4 Stages and 8 Rules for Successful Post-editing

4 Stages and 8 Rules for Successful Post-editing

Post-edition is the task of improving a machine translation (MT) output. This service is part of a wider workflow that may involve the preparation of the input, the implementation of MT and the evaluation of the obtained text. It’s a complex process that involves technology know-how, artificial intelligence and linguistic knowledge1 in its various steps.

1. Pre-editing

In order to obtain a better output after implementing the MT engine, post-editors will prepare the source text. This is because there are texts that are more suitable for MT than others. Pre-editing is the process of preparing the source text before MT to obtain a better MT raw output. The most common actions required in this step are the following: 

  • Manage terminology
  • Apply style guides
  • Shorten sentence length
  • Reduce long noun phrases

2. Machine Translation

At this stage, the MT engine translates the source text. The device can be integrated in a CAT tool, it can be a client’s engine or Google Translate, among other options. Depending on the project’s scope or requirements, a sample may be machine-translated to check the output. According to the results — and if needed — the project’s team makes adjustments in the source text or the engine.

3. Post-editing

Depending on the client’s requests and needs, the translated output can be delivered without post-editing at all (raw output), or with light post-editing or deep post-editing. Regardless of which process is applied, there are certain rules that determine the post-editing process. According to the Translation Automation User Society (TAUS), during the post-editing task, the post-editor should bear in mind these rules:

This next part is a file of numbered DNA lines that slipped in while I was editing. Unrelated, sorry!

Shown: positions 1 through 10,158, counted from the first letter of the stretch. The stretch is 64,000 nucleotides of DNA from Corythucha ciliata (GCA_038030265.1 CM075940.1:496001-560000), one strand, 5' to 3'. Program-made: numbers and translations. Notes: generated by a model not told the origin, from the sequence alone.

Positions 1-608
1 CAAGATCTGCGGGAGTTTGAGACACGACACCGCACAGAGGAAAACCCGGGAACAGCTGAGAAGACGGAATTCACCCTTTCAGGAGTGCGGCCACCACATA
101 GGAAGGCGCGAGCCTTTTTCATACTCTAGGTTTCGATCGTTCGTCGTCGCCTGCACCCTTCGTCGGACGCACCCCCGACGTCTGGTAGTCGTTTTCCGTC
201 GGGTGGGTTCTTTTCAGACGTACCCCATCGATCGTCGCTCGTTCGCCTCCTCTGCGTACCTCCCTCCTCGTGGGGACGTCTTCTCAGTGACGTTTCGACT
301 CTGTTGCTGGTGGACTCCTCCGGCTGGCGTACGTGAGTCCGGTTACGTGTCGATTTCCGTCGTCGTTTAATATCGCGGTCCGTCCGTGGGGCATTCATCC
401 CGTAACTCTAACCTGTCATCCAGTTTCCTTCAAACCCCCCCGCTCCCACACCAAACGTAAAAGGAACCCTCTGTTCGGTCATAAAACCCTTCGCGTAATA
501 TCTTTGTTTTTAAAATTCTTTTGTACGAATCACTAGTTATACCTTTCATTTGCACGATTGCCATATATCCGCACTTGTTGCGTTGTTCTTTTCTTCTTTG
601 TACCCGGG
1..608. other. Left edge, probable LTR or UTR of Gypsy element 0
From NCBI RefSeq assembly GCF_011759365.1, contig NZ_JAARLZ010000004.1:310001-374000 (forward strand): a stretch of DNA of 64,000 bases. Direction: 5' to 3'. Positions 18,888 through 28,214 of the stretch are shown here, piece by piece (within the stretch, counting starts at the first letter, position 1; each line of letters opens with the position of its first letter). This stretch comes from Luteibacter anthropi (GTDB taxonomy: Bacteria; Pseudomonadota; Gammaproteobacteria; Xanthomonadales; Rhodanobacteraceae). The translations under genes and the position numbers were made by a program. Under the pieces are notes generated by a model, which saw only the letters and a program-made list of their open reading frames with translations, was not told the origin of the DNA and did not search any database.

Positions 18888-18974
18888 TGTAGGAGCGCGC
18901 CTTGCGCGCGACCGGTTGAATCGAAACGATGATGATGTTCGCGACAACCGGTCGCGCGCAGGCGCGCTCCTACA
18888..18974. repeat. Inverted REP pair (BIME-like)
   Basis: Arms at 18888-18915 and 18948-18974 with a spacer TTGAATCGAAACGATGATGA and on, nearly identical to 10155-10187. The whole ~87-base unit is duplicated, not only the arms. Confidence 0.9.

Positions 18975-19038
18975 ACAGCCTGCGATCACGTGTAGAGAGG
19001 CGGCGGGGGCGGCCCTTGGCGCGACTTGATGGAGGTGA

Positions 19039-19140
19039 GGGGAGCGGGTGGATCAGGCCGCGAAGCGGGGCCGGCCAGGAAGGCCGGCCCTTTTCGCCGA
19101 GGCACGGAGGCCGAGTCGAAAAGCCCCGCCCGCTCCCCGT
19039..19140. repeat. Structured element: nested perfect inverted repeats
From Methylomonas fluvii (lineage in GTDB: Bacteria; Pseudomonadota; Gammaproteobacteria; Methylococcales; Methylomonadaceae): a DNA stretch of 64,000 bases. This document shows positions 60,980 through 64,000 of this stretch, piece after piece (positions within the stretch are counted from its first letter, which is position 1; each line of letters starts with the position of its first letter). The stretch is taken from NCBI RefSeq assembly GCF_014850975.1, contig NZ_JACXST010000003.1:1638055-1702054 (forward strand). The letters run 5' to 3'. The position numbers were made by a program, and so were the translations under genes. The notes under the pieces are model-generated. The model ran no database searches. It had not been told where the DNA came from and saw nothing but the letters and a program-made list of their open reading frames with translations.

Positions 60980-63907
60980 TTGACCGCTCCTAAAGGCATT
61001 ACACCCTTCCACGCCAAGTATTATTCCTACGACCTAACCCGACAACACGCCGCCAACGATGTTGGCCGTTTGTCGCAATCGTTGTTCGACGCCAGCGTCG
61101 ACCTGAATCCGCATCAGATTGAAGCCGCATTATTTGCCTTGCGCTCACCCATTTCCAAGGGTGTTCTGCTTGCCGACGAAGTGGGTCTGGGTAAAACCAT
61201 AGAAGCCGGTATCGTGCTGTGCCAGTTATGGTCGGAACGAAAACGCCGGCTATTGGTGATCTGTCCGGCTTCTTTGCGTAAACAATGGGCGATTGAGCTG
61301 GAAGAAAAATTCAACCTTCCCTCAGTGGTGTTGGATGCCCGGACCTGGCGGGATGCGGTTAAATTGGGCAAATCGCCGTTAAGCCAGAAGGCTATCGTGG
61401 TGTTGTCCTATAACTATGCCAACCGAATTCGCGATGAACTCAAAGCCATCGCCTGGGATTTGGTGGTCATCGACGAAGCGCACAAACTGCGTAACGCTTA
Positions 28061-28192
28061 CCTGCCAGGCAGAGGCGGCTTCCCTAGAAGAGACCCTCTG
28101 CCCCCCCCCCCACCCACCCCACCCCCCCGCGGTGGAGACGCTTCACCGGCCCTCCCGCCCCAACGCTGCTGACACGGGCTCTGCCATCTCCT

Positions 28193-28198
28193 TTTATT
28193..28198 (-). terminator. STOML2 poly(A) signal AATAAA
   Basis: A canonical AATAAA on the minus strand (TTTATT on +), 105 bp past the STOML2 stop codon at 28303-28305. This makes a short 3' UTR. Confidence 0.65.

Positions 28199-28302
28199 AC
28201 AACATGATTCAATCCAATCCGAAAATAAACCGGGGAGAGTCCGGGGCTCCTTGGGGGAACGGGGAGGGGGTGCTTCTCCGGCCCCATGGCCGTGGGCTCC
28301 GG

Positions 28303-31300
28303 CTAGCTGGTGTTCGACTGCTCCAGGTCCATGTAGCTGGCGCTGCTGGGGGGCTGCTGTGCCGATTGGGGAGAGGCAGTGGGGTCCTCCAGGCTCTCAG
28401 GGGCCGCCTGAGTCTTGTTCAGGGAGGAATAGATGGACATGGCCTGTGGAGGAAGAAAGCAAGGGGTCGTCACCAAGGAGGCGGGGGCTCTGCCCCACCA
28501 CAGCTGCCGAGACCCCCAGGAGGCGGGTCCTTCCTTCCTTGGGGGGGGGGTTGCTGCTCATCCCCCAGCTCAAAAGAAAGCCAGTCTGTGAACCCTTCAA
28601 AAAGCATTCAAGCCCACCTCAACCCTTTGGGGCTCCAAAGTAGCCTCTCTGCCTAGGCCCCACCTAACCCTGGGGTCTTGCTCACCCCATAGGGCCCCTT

1. Do not retranslate the text
  2. Decide changes quickly (“2-second rule”)
  3. Translate the whole text, unless some phrases are classified as untranslatable
  4. Correct incomprehensible sentences
  5. Delete inaccurate sentences if they are irrelevant and difficult to correct
  6. Focus on semantic and syntactic mistakes
  7. Don’t correct stylistic errors (their correction is subject to prior agreement)
  8. Don’t replace recurring terms with synonyms

4. Feedback and Evaluation

When developing an MT engine, the post-editor not only corrects the text, but also provides feedback to the engineers. Usually, the evaluation is made using standardized forms. This is a very important step that helps improve the MT device. The MT team retrains the engine based on the feedback provided (changing configurations, uploading new bilingual samples, for instance). With this step, the engine is “trained” so the quality of the MT output improves gradually. 

The Zero Step

Like in any other localization project, there is a step that cannot be skipped. For a successful delivery, it’s essential to have a prior agreement with clients about what they expect of the MT workflow. Specifically, what kind of post-editing process will be applied (none, light, or deep), style preferences, proper nouns treatment, date format and untranslatable phrases, among others, are details that need to be specified before the project starts. This kind of agreement is the foundation of any localization task.

1As we can see in the chart, the skills, and expertise of linguists play a key part in the MT’s workflow.

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